Not Their Friend

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Categories Balance, Behavior, Co-parenting, Discipline, Mommy Issues, Relationships, School-AgeTags , , , , , , , , , 7 Comments

We’ve been having some discipline issues around here recently. The girls have been talking back to me in a way that is not appropriate for 5-year-olds. Both M and J have had emotional outbursts that can be described only as tantrums. Age 4 and the first half of age 5 were nearly tantrum-free, so this flashback to age 3 was unexpected and unpleasant. I’d say something innocuous, and see one child or the other go rigid, rise on her toes, and clench her jaw before letting out a shriek. Despite my efforts not to, I would feel my own muscles tense and my blood pressure rise in response.

During the Reign of Tantrum Terror, also known as the Terrible Threes, I prided myself for being unflappable in the face of the girls’ outbursts, trying to show them how calm thought can work in one’s favour. I used to count slowly to 3, using both my speaking voice and my fingers, refusing the temptation to try to raise my voice over theirs. At 3, off the culprit went to time out, sitting on the floor facing a wall for a minute per year of their age. It didn’t matter if we were home or out in the world. If there wasn’t a wall available, a tree would serve just as well for a time out location.

I’ll confess that I had allowed the thick skin I developed during the Terrible Threes to melt away. At the same time, my children had learned to say, “No.” The first time that one of my daughters said “No,” when ordered to time out, I lost it. I yelled at her to go to time out, and this time she followed my instructions. I immediately knew that throwing a tantrum of my own wasn’t going to help things. All I was doing was validating the effectiveness of their unacceptable behaviour.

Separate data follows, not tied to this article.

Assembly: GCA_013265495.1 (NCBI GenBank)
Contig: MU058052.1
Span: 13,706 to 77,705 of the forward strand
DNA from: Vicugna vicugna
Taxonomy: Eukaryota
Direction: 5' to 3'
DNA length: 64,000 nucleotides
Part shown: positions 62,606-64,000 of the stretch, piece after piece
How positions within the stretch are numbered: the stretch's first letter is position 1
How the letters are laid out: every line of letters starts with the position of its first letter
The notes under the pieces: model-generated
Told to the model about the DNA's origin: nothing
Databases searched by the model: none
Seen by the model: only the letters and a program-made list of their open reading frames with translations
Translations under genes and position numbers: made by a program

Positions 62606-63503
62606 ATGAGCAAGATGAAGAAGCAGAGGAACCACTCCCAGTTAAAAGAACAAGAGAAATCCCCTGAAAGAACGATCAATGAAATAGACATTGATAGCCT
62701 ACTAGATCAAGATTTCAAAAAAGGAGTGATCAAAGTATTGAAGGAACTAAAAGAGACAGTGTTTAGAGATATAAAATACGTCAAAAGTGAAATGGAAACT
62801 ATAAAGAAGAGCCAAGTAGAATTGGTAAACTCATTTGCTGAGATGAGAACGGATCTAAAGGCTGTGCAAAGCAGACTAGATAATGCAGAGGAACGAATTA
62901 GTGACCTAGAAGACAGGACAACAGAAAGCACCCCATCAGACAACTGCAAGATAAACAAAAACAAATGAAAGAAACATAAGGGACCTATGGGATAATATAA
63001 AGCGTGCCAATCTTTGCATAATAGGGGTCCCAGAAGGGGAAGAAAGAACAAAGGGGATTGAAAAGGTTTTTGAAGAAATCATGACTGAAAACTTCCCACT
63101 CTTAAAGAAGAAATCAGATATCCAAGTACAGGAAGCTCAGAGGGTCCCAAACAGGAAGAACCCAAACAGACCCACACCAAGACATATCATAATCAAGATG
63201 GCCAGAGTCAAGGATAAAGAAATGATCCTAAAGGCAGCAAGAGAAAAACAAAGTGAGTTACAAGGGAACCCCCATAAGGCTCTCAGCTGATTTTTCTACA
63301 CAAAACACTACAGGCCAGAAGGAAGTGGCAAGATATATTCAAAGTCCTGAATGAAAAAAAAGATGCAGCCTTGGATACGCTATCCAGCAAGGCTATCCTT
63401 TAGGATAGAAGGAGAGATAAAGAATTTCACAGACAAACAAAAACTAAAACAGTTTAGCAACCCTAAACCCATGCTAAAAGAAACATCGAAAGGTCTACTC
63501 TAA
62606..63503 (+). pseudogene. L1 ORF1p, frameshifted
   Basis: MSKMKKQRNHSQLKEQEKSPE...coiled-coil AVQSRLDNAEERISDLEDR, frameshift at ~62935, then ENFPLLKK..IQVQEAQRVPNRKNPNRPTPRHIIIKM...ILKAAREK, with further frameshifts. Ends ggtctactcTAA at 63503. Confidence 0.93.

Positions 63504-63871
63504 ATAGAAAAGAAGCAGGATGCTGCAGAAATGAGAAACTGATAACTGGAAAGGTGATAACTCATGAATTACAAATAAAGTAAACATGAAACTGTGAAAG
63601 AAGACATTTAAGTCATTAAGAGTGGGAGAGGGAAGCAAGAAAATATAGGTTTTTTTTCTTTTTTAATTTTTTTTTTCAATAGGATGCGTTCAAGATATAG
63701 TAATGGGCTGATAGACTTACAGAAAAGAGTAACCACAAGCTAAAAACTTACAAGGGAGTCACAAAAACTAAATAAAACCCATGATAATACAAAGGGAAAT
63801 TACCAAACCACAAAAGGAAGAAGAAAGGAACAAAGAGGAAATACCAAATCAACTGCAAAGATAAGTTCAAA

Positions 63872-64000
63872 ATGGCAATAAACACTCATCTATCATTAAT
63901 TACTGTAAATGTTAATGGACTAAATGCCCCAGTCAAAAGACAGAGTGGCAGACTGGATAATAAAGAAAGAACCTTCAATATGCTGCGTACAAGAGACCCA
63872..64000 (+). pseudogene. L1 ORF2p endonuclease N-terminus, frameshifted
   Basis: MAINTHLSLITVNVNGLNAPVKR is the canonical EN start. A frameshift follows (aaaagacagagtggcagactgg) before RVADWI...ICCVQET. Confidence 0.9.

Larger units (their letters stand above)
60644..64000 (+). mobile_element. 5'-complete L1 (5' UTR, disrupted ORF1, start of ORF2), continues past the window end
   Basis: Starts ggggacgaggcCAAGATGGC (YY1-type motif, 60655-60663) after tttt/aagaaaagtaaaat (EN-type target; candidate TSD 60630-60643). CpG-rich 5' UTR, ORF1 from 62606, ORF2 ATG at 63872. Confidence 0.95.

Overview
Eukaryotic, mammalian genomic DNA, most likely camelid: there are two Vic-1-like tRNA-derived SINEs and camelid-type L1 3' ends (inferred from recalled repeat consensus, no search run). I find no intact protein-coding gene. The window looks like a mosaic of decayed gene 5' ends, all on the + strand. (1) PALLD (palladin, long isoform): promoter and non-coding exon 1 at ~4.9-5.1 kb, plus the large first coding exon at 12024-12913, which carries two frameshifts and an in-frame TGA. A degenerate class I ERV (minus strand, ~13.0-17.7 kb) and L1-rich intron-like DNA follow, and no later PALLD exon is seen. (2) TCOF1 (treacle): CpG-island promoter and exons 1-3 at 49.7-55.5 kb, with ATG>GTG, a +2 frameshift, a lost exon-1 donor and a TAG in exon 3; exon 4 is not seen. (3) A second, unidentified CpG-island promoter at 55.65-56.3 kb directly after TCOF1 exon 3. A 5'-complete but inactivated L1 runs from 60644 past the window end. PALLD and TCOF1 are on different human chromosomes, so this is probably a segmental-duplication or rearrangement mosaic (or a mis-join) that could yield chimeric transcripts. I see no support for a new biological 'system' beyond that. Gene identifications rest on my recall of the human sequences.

My relationships with both M and J became increasingly charged over a couple of months. My husband finally had to step in with some very constructive, but painful, criticism. He pointed out that the girls had learned that they could argue with me, and I was failing to rise above. I needed to remind them that “because Mom said so” carried weight.

He was right, of course.  I had been so enjoying the recent explosion of both girls’ critical thinking that I had been inviting them to offer their own opinions, and trying to show them, whenever I could, how I reached the conclusions and decisions that I did. In my attempts to encourage them to question the status quo, I had put myself in the position of their friend, not their mother.

I shed a few tears, and slept on it. Once I’d marshalled my thoughts, I sat M and J down at the dining table for a conversation. I told them that I appreciated their ideas, and loved our discussions, but I was the mother. When I asked them to do something, I meant that they should do it immediately. If they had questions about the why of things, they could ask them later, and I would decide whether or not they were open to discussion. I would also be the one to decide when they could be discussed. The girls would go to time out when I told them to, and they would listen to me. Period.

After a week of maintaining my icy calm, and an average of 3 time outs per child per day, we’ve settled back into solid mother-daughter relationships. Much as I hope to be a friend to M and J when they are grown, I am exclusively their mother in the here and now.

Do you find yourself becoming complacent and compromising your parental authority? How do you fix it?

Sadia is a Bangladeshi and British working mother of twins and American army wife living on the Texas-Mexico border. Her thoughts on matters of parenting, twins, and parenting twins can be found at Double the Fun.

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